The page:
necessity of our position, and I could not reconcile it with my sense of duty to separate my fortune those of my command.
It is due to General Pillow to state that some time after the command had been transferred to me, and while preparations were making for his departure, he returned to the room and said to General Floyd and myself that he wished it understood that he had thought it would have been better to have held to fort another day, in order to await the arrival of steamers to transport the troops across the river. I again recapitulated my reason for thinking it impossible to hold our position; and, whatever may have been General Pillow's opinion, he certainly impressed me with the belief that he again acquiesced in the necessity of a surrender.
It was now near daylight of Sunday morning, the 16th. I ordered the troops back to their position in entrenchments, and addressed a note, a copy of which is inclosed, to the Federal commander, Brigadier General U. S. grant. His reply is also transmitted.* When it was received, but a small portion of the troops had returned to their lines. A portion of my field guns had been spiked when the troops had been withdrawn under General Floyd's order. The gunners had not yet returned to the water batteries. A degree of confusion, amounting almost to a state of disorganization, resulting from the knowledge of our position, pervaded a considerable portion of the troops. A corps of not less than 15,000 of the enemy, with fifteen pieces of artillery, were in position to assault the extreme right of the line, which was effectually turned and the water batteries exposed to assault, without the power of resisting the attack. At the point most strongly threatened I could not have opposed at the time a thousand men. Every road leading from the lines was effectually closed. Even the river, by which the cavalry had left and which was impassable by infantry, was closed by a force of the enemy within fifteen minutes after Forrest had passed, and Overton's cavalry was forced to return to the lines. The troops were broken down by unusual privations. Most of them had labored or fought almost incessantly for a week. From Thursday morning until Saturday night they had been almost constantly under fire. From Thursday evening until Sunday morning they had suffered intensely in a heavy snow-storm and from intense cold, almost without shelter, with insufficient food, and almost without sleep. They had behaved a with a gallantry unsurpassed, until the power of further endurance was exhausted. The supply of ammunition was very small.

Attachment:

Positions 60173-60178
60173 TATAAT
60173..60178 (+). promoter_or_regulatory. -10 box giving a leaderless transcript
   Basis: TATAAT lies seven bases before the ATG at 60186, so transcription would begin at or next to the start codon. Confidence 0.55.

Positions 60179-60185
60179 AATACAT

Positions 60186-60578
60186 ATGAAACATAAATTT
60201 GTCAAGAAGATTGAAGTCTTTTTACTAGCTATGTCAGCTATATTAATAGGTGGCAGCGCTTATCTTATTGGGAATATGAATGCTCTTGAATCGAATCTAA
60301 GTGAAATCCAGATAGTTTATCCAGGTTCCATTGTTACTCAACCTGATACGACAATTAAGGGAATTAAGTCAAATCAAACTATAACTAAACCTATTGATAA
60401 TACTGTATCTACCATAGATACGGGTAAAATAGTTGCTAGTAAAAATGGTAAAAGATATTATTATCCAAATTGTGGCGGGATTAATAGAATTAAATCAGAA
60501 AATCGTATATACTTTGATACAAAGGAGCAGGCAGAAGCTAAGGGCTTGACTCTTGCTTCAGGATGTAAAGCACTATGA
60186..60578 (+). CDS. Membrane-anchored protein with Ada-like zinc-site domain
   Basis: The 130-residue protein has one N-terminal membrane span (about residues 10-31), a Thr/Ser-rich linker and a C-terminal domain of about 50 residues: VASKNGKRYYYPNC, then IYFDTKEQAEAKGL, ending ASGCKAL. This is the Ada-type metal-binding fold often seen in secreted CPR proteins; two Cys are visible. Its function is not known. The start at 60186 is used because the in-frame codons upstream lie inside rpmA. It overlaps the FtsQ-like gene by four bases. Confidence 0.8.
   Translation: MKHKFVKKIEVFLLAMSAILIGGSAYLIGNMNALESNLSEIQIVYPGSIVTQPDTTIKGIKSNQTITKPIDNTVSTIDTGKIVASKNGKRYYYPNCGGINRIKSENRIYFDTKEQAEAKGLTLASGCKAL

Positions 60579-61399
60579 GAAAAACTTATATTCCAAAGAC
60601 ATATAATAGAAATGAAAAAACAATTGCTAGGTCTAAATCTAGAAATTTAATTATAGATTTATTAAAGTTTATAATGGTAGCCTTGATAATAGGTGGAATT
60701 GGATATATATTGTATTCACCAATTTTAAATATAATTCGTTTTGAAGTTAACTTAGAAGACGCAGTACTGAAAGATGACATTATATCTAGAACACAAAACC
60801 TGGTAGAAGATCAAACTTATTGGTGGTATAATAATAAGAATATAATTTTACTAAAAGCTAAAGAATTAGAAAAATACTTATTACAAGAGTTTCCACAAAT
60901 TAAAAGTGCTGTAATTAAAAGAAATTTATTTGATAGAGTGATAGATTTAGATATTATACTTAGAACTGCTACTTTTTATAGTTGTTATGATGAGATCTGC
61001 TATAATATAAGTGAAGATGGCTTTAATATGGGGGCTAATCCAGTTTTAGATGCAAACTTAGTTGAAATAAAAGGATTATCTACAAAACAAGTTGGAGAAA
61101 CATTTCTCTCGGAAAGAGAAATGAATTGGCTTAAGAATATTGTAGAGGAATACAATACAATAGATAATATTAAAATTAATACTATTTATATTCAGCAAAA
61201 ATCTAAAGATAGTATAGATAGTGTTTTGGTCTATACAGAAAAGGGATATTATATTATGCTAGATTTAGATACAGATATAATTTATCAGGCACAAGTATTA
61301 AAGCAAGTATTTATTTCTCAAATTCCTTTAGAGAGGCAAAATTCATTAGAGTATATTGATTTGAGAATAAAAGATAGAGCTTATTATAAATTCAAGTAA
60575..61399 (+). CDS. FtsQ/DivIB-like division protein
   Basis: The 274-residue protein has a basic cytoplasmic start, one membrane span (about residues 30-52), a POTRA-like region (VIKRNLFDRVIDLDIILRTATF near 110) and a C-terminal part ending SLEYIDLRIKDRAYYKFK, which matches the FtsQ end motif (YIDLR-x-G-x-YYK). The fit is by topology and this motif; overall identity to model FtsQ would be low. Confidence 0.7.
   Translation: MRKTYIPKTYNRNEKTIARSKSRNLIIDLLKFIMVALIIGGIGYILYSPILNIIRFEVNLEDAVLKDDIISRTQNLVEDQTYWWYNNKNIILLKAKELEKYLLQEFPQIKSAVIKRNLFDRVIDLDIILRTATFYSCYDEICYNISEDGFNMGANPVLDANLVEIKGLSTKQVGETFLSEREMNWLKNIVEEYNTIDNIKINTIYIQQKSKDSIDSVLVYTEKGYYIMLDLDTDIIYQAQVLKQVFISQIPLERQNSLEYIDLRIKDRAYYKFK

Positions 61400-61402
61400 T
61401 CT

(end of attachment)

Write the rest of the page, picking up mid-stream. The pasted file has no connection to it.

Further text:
The aggregate of the army, never greater than 12,000, was now reduced to less than 9,000 men after the departure of General Floyd's brigade. The investing force of the enemy was about 50,000 strong, and considerably exceeded that force by the following morning. Under these circumstances no alternative was left me but to accept the terms demanded by our ungenerous enemy. A copy of the order of General Grant, fixing the terms of surrender, is herewith inclosed.
I do not seek to avoid any responsibility which in the judgment of the President may attack to my action, which was guided in every instance by a feeling of duty. My chief wish is that the will find it consistent with the public interest to permit me still to unite my fortunes in the content for independence with those of the brave men whose gallantry I have witnessed, whose dangers and hardships I have shared, and in common with whom I have endured the privations of imprisonment among a vindictive and tyrannical foe.
I cannot close this report without calling special attention to the gal-
*This correspondence follows Grant's report, p. 160.